Tom Chick

Creative Assembly’s Middle Kingdom shows up Warhammer’s kingdoms

, | News

Maps of fantasy kingdoms look cooler than maps of real kingdoms, because real kingdoms don’t have lava rivers, mountains festooned with Minas Tirith looking cities, or massive blue sky vortices. But that’s not stopping Creative Assembly from trying to wow Total War: Warhammer players with the map of China in their upcoming Total War: Three Kingdoms. The above video has a touch of the usual army spectacle, but it’s mostly a flyover of campaign map graphics that would make any ork green with envy.

Total War: Three Kingdoms is scheduled for a spring 2019 release.

The one huge problem with Dan Simmons’ sci-fi mystery Hyperion

, | Book reviews

Hyperion is not what you would expect if the only Dan Simmons you’ve read is The Terror, a slab of historical fiction with an uneven supernatural glaze. It’s overlong, tedious, confused, and ultimately flat. You’d never guess it was written by the same person who wrote Hyperion, a sparkling collection of multi-faceted science fiction, with carefully built characters, a lovingly detailed world, and a glaring problem that threatens to undermine it all.

But we’ll get to that later. The first thing that’s clear in Hyperion, which I don’t remember being a takeaway from The Terror, is that Simmons is an adroit writer. Maybe it helps if you’ve been reading someone who isn’t.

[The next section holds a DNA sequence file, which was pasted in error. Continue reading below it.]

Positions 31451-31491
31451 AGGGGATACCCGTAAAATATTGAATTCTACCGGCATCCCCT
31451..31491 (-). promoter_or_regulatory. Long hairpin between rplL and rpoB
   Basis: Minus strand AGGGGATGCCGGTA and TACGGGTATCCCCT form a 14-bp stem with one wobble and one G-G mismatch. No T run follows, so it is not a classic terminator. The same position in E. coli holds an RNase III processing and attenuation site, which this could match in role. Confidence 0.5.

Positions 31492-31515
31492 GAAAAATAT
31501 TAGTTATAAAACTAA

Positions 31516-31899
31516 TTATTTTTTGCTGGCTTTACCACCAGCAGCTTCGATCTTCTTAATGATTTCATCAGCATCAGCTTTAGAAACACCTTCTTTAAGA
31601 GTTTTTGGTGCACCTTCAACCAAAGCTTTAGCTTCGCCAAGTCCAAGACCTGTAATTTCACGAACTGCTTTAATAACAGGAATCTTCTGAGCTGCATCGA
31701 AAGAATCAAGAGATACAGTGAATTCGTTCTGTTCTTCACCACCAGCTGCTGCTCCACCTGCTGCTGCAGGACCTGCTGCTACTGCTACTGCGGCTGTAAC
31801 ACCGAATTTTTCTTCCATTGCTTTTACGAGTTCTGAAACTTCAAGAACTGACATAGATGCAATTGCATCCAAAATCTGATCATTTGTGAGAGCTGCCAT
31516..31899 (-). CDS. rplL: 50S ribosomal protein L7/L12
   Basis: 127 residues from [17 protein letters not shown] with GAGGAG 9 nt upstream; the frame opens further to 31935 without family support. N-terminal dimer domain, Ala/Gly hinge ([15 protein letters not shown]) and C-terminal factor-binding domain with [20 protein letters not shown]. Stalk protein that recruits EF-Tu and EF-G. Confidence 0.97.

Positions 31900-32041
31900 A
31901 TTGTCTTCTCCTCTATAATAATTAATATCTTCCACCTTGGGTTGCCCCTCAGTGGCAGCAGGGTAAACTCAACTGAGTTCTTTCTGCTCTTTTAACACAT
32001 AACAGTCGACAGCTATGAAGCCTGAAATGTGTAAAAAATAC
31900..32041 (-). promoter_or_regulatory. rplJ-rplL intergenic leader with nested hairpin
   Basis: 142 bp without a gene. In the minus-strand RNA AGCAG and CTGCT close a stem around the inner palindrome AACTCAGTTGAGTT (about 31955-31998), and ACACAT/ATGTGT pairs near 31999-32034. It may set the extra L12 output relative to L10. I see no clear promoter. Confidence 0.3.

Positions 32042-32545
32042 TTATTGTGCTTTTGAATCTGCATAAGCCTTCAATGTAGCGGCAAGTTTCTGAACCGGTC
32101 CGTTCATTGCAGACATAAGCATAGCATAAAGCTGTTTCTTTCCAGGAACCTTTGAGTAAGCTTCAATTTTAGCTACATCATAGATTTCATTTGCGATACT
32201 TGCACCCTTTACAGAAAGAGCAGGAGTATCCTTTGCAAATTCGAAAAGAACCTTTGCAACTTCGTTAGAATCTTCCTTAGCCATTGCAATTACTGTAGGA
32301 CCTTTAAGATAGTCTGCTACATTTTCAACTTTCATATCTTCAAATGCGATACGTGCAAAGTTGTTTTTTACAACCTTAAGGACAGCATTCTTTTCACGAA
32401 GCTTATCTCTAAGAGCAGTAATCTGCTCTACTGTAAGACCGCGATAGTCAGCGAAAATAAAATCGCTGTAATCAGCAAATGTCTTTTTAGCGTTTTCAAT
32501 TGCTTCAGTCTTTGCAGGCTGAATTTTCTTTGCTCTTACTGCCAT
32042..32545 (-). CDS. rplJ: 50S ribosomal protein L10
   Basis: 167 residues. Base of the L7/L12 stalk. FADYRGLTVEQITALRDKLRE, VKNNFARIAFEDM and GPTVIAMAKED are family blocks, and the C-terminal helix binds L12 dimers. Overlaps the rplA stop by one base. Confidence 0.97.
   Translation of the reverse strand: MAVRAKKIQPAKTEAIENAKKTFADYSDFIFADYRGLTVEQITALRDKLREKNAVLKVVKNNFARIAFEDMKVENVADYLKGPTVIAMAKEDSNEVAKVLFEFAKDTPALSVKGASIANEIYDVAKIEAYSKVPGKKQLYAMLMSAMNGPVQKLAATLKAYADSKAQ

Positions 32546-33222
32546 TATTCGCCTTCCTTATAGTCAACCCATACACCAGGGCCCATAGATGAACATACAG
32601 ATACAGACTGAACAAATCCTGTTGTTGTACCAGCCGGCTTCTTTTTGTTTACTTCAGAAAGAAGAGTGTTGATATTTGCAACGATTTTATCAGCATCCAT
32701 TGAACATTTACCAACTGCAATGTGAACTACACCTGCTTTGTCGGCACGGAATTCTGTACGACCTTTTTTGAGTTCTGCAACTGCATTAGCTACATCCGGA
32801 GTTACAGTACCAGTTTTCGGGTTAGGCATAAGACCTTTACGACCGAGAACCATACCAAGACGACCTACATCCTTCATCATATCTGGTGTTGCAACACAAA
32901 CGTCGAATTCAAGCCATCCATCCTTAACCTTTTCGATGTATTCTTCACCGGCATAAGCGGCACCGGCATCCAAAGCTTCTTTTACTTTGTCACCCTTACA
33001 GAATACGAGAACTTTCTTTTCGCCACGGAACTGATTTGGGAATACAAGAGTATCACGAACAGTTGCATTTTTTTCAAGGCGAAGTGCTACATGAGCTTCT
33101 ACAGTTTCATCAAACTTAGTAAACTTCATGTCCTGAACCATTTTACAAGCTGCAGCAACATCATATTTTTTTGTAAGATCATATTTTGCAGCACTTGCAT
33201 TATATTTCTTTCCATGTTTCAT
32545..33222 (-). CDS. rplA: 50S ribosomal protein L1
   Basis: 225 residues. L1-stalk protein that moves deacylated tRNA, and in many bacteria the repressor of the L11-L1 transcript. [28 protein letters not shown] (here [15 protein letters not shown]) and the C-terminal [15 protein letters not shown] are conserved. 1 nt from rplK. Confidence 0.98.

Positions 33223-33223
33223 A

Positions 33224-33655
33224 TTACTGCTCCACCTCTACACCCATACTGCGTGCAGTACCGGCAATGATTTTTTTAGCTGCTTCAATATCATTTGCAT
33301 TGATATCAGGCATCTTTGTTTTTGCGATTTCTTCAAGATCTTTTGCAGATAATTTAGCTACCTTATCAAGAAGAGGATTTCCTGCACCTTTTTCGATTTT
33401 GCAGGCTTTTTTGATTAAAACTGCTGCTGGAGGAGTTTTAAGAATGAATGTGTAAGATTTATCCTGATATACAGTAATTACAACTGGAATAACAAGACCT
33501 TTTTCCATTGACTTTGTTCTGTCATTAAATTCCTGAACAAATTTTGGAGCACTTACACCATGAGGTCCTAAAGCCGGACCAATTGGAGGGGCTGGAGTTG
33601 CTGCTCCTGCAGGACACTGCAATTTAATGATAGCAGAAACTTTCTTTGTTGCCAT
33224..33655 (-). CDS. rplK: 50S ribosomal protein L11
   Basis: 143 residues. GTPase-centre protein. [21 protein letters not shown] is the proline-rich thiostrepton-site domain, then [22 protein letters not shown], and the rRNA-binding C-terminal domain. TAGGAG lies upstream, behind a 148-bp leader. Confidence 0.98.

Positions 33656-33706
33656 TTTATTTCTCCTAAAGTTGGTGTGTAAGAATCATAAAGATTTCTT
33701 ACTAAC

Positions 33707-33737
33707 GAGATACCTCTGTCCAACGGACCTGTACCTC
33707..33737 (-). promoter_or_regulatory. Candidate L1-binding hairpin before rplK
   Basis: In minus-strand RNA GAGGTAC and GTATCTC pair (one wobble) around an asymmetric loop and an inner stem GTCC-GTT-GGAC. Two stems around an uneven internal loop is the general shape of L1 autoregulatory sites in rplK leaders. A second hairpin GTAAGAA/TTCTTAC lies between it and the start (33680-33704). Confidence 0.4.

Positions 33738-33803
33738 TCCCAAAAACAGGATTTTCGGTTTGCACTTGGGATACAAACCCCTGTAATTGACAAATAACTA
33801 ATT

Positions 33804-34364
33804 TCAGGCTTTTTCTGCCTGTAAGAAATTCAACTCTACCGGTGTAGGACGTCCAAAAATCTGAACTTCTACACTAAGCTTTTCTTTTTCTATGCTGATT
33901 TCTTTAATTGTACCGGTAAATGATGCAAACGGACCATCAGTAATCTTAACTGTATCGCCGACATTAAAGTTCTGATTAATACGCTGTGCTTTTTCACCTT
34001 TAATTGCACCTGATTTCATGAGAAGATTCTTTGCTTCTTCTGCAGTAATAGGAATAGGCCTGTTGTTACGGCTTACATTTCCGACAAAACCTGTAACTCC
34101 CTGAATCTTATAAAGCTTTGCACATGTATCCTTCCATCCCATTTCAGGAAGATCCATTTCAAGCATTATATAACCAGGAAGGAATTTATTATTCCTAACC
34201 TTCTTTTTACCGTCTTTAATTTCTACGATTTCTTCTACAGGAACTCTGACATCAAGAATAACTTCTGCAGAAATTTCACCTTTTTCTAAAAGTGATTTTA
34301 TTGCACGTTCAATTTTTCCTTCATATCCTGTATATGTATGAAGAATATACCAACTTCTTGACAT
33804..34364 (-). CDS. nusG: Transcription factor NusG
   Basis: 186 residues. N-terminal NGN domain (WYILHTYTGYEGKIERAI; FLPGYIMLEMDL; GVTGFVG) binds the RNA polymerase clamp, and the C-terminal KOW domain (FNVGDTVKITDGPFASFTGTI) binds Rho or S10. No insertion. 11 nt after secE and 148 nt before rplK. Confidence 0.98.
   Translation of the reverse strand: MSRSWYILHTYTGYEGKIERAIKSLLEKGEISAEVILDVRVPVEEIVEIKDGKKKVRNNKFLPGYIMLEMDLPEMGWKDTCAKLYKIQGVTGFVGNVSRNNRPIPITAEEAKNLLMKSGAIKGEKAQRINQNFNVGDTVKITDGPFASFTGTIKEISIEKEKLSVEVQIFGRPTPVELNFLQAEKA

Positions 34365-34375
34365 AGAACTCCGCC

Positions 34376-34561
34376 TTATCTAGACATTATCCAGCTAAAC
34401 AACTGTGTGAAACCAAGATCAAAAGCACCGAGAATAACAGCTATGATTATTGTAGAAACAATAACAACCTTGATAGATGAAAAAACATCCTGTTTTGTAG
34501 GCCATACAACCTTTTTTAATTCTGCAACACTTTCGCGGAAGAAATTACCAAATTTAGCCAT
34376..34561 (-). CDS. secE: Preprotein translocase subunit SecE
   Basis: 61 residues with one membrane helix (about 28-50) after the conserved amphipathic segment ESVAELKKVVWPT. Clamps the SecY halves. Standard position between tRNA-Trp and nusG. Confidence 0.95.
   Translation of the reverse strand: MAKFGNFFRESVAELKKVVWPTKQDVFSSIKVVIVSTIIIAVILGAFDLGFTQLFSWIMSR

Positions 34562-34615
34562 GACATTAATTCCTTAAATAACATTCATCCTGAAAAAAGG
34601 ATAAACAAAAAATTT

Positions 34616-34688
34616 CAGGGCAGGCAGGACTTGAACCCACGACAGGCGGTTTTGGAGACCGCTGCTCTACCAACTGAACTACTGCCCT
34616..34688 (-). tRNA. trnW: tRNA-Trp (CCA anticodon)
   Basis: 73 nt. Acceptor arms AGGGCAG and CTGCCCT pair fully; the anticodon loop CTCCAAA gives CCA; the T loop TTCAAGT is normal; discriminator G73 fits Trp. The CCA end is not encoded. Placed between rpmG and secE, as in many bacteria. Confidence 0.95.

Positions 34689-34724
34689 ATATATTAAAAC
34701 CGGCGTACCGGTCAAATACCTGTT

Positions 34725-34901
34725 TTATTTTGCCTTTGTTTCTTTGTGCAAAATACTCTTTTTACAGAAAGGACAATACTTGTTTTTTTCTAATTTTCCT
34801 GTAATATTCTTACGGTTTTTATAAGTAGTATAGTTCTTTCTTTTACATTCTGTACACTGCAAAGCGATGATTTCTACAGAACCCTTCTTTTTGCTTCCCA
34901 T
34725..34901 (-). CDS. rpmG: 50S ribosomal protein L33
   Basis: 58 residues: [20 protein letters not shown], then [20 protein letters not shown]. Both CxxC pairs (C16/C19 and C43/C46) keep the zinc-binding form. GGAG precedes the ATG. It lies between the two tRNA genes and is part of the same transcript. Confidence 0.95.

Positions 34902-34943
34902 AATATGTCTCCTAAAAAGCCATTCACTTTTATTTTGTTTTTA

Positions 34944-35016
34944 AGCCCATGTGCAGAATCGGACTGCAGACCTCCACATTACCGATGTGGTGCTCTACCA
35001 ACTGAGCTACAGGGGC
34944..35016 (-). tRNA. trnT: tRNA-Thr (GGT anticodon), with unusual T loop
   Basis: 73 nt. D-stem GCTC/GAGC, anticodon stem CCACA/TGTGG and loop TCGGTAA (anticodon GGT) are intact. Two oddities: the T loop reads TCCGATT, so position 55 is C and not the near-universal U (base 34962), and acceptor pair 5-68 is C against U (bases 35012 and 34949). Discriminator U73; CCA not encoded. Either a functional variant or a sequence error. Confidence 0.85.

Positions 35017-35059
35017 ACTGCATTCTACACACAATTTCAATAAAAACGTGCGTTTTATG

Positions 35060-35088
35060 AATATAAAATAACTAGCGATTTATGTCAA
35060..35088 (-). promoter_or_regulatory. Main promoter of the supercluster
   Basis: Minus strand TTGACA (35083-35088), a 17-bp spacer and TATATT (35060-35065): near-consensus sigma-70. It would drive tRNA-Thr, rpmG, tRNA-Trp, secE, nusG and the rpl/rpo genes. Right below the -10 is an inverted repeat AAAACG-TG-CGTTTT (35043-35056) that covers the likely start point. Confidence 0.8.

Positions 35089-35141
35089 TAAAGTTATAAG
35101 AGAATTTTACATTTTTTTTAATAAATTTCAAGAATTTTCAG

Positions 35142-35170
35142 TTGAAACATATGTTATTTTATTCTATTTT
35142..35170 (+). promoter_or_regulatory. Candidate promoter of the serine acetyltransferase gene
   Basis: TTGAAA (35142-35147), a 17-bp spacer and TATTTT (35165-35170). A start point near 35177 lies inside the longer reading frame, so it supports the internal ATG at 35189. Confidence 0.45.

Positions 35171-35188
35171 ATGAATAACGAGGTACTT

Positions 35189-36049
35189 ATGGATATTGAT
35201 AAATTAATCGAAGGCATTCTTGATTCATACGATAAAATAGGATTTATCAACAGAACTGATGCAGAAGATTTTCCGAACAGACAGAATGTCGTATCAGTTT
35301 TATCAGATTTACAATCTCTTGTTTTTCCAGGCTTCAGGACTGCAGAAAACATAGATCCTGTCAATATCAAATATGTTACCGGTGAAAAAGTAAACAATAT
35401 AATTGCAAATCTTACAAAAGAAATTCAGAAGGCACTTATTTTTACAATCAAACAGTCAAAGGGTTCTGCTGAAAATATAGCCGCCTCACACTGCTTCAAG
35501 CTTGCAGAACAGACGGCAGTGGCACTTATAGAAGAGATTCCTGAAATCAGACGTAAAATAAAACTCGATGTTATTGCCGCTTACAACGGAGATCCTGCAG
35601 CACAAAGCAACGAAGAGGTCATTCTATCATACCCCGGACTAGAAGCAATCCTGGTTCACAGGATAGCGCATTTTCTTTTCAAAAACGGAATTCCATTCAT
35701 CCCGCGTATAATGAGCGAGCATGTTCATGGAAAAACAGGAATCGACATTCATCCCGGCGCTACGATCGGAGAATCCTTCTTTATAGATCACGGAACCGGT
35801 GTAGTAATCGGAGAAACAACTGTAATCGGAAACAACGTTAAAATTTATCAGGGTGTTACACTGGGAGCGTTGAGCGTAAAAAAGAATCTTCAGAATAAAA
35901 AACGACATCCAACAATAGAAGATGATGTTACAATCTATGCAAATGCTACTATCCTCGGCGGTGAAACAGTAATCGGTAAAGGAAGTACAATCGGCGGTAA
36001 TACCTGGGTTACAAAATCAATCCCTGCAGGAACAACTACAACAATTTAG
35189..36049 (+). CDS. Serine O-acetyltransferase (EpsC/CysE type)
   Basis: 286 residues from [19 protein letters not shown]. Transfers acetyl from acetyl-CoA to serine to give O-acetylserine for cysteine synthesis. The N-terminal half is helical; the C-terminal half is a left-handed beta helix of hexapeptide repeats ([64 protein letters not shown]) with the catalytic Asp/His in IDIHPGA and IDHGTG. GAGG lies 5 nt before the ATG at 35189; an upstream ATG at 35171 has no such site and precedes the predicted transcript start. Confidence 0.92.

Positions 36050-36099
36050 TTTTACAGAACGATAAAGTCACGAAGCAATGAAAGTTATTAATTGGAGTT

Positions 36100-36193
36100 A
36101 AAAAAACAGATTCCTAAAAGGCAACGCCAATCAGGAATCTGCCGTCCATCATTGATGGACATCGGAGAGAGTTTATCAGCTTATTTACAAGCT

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Basquiat: the uninformed opinion

, | Features

My first thought upon flipping through a volume of Jean-Michel Basquiat works from a 2005 exhibit in Brooklyn was, “This is Basquiat?” He has such an exotic and dignified name. I assumed someone with that name would paint idylls and classical portraits. I expected he would be famous because his creations were moving works of beauty. Someone named Basquiat might even be a French master.

My second thought was, “This looks like garbage.” Angry childish scrawls. Gerald Scarfe when he was in boarding school. The cover of a Butthole Surfers album. An unabashedly amateurish webcomic. The scene when the protagonist flips through another character’s journal and discovers that character is totally insane. I don’t like this stuff. This is not the sort of thing I even understand.

So here is the exercise. Continue reading →

Worst thing you’ll stream all week: Extinction

, | Movie reviews

Extinction starts out as an alien invasion movie. As one of the invadees, Michael Pena plays a family everyman. It’s nice to see him as something other than a Hispanic sidekick, comic relief, or a comic relief Hispanic sidekick. Lizzy Caplan plays his wife. It’s nice to see her as something other than a token female playing thankless second fiddle to a male lead. Hopefully I’ll get to see that in a movie soon, but until then, I watched Extinction.

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Sol: Last Days of a Star throws a graceful apocalypse party and everyone’s invited

, | Game reviews